William Julius Mickle

British writer


  • The dews of summer night did fall,
    The moon, sweet regent of the sky,
    Silvered the walls of Cumnor Hall
    And many an oak that grew thereby.
    • Cumnor Hall (1784), st. 1. Compare: "Jove, thou regent of the skies", Alexander Pope, The Odyssey, book ii, line 42; "Now Cynthia, named fair regent of the night", John Gay, Trivia, book iii; "And hail their queen, fair regent of the night", Erasmus Darwin, The Botanic Garden, part i, canto ii, line 90.
    • This ballad was the inspiration for Walter Scott's Kenilworth.
  • But are ye sure the news is true—
    And are ye sure he's weel?
    Is this a time to think o' wark?—
    Ye jades, fling by your wheel!
    • The Mariner's Wife (1769), st. 1.
  • For there's nae luck about the house,
    There's nae luck at a';
    There's little pleasure in the house
    When our gudeman's awa'.
    • The Mariner's Wife (1769).
  • His very foot has music in't
    As he comes up the stairs.
    • The Mariner's Wife (1769), st. 5.
  • And will I see his face again!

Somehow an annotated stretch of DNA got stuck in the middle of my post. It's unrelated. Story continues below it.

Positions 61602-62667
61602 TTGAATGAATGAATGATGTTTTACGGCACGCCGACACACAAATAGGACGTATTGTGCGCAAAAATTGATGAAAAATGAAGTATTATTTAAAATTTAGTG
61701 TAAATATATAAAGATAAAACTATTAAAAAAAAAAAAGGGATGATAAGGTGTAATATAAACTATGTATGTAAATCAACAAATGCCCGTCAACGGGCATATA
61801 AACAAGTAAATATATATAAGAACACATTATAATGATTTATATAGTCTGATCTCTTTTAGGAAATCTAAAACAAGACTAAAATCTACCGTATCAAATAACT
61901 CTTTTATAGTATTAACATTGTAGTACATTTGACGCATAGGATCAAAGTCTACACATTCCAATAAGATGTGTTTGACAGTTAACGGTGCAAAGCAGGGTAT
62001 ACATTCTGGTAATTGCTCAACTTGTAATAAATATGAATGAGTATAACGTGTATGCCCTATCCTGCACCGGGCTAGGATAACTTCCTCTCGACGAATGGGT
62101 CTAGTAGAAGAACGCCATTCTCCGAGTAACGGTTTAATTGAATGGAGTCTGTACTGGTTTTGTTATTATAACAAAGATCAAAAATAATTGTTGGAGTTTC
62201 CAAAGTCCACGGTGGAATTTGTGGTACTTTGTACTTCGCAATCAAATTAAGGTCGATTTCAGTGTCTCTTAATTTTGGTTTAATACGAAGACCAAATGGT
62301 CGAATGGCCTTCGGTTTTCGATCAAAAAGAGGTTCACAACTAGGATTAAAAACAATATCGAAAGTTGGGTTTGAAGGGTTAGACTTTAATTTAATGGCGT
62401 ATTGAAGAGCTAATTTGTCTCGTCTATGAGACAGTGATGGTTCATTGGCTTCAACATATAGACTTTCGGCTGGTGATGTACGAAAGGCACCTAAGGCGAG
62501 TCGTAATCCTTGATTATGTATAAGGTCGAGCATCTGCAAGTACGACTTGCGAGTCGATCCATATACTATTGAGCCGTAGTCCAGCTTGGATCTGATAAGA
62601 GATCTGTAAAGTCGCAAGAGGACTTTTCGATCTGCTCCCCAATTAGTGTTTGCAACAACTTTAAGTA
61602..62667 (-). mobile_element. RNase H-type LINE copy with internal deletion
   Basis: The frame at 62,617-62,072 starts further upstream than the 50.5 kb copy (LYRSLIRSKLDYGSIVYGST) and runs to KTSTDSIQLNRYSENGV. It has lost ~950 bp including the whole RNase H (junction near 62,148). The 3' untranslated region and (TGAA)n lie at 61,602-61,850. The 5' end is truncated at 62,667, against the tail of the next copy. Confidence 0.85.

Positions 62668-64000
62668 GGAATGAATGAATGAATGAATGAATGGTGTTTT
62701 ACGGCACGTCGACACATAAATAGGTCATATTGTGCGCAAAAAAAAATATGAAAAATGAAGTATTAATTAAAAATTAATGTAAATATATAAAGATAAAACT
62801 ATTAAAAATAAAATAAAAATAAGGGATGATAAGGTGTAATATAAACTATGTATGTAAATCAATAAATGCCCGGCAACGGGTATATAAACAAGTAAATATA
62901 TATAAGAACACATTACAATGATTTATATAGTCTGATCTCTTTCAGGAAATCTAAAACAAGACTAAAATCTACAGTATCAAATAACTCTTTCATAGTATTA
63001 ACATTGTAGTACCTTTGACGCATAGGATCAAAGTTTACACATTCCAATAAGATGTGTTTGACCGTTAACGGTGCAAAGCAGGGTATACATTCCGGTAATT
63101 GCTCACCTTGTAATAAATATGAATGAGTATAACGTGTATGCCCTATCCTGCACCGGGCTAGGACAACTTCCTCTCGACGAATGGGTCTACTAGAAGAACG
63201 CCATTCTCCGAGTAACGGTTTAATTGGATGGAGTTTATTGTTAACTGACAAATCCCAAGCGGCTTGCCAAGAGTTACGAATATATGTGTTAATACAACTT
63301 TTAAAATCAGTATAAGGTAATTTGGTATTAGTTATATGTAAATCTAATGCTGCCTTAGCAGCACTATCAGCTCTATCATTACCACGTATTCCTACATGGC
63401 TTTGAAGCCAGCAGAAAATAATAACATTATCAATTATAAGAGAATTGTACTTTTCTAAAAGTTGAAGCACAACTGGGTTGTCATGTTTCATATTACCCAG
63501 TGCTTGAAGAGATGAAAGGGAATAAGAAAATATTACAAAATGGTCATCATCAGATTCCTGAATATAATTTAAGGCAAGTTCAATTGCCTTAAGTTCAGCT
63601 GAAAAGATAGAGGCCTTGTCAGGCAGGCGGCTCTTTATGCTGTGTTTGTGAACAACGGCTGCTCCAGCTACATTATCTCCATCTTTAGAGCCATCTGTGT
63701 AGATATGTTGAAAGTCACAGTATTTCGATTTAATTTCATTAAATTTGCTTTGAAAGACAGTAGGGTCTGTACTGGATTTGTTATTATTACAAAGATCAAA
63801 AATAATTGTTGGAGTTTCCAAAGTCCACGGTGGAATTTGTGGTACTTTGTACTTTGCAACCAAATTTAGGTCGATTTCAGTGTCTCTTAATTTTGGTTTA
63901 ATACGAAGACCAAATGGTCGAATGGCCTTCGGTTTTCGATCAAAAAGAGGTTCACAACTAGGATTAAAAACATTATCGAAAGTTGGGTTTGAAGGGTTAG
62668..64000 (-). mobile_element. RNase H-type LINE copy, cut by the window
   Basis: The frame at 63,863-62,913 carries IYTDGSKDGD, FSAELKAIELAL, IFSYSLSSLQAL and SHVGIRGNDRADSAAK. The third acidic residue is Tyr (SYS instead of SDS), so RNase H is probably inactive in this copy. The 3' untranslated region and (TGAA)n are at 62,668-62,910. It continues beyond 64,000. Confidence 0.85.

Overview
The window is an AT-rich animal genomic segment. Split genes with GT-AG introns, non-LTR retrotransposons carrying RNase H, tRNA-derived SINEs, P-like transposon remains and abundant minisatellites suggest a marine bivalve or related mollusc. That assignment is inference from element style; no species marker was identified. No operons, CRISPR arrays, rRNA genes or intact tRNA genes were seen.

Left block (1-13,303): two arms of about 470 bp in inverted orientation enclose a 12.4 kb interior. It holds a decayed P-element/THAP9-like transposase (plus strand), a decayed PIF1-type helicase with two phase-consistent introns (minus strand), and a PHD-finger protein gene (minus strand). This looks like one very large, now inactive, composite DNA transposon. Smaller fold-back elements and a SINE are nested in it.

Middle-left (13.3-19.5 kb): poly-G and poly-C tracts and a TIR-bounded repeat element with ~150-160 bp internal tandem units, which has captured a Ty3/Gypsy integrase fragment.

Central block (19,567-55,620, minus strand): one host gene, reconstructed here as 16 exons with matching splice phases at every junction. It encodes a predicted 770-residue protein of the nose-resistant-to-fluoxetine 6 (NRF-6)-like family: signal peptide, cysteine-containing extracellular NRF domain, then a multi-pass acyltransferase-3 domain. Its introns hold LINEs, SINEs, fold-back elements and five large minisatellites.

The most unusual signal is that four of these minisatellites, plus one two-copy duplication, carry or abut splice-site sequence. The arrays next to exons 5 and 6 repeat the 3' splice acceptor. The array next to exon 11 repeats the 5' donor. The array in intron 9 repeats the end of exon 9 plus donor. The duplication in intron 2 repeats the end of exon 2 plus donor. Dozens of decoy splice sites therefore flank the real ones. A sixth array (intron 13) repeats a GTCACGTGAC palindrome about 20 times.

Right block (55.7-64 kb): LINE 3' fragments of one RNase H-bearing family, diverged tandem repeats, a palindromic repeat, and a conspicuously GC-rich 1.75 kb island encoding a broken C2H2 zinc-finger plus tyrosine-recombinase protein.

And will I hear him speak!
    • The Mariner's Wife (1769), st. 5.
  • The present moment is our ain,
    The neist we never saw!
    • The Mariner's Wife (1769), st. 6.
  • Nor let the critic, if he find the meaning of Camoens in some instances altered, imagine that he has found a blunder in the Translator. ... It was not to gratify the dull few, whose greatest pleasure in reading a translation is to see what the author exactly says; it was to give a poem that might live in the English language which was the ambition of the Translator. ... And the original is in the hands of the world.
    • The Lusiad; Or, The Discovery of India: an Epic Poem (1776), Introduction, p. cli.
The Moon, full orb'd, forsakes her watery cave,
And lifts her lovely head above the wave...
  • The Moon, full orb'd, forsakes her watery cave,
    And lifts her lovely head above the wave.
    The snowy splendors of her modest ray
    Stream o'er the glist'ning waves, and quivering play:
    Around her, glittering on the heav'ns arch'd brow,
    Unnumber'd stars, enclos'd in azure, glow,
    Thick as the dew-drops of the rosy dawn,
    Or May-flowers crouding o'er the daisy-lawn:
    The canvas whitens in the silvery beam,
    And with a paler red the pendants gleam:
    The masts' tall shadows tremble o'er the deep;
    The peaceful winds an holy silence keep;
    The watchman's carol echo'd from the prows,
    Alone, at times, awakes the still repose.
    • The Lusiad (1776), Book I, pp. 23–24.

Quotes about MickleEdit